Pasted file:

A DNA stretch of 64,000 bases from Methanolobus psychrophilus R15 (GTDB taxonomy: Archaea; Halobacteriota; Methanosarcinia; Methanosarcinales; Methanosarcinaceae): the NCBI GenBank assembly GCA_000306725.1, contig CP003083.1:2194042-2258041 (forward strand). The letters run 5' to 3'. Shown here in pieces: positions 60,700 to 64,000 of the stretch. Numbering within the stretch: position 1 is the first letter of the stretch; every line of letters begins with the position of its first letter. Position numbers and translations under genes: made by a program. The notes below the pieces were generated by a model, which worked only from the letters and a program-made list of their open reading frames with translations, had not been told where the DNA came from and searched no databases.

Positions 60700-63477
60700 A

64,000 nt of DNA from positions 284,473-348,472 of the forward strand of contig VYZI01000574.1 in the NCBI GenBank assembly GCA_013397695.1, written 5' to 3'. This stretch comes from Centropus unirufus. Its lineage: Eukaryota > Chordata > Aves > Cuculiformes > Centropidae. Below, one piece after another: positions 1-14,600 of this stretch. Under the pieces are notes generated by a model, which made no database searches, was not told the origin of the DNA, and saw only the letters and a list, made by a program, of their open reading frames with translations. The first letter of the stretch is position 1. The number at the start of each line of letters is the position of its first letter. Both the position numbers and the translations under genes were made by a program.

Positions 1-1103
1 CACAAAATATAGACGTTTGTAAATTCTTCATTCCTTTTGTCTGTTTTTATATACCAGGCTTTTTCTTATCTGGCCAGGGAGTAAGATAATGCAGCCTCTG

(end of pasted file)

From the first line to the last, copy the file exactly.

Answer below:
A DNA stretch of 64,000 bases from Methanolobus psychrophilus R15 (GTDB taxonomy: Archaea; Halobacteriota; Methanosarcinia; Methanosarcinales; Methanosarcinaceae): the NCBI GenBank assembly GCA_000306725.1, contig CP003083.1:2194042-2258041 (forward strand). The letters run 5' to 3'. Shown here in pieces: positions 60,700 to 64,000 of the stretch. Numbering within the stretch: position 1 is the first letter of the stretch; every line of letters begins with the position of its first letter. Position numbers and translations under genes: made by a program. The notes below the pieces were generated by a model, which worked only from the letters and a program-made list of their open reading frames with translations, had not been told where the DNA came from and searched no databases.

Positions 60700-63477
60700 A

64,000 nt of DNA from positions 284,473-348,472 of the forward strand of contig VYZI01000574.1 in the NCBI GenBank assembly GCA_013397695.1, written 5' to 3'. This stretch comes from Centropus unirufus. Its lineage: Eukaryota > Chordata > Aves > Cuculiformes > Centropidae. Below, one piece after another: positions 1-14,600 of this stretch. Under the pieces are notes generated by a model, which made no database searches, was not told the origin of the DNA, and saw only the letters and a list, made by a program, of their open reading frames with translations. The first letter of the stretch is position 1. The number at the start of each line of letters is the position of its first letter. Both the position numbers and the translations under genes were made by a program.

Positions 1-1103
1 CACAAAATATAGACGTTTGTAAATTCTTCATTCCTTTTGTCTGTTTTTATATACCAGGCTTTTTCTTATCTGGCCAGGGAGTAAGATAATGCAGCCTCTG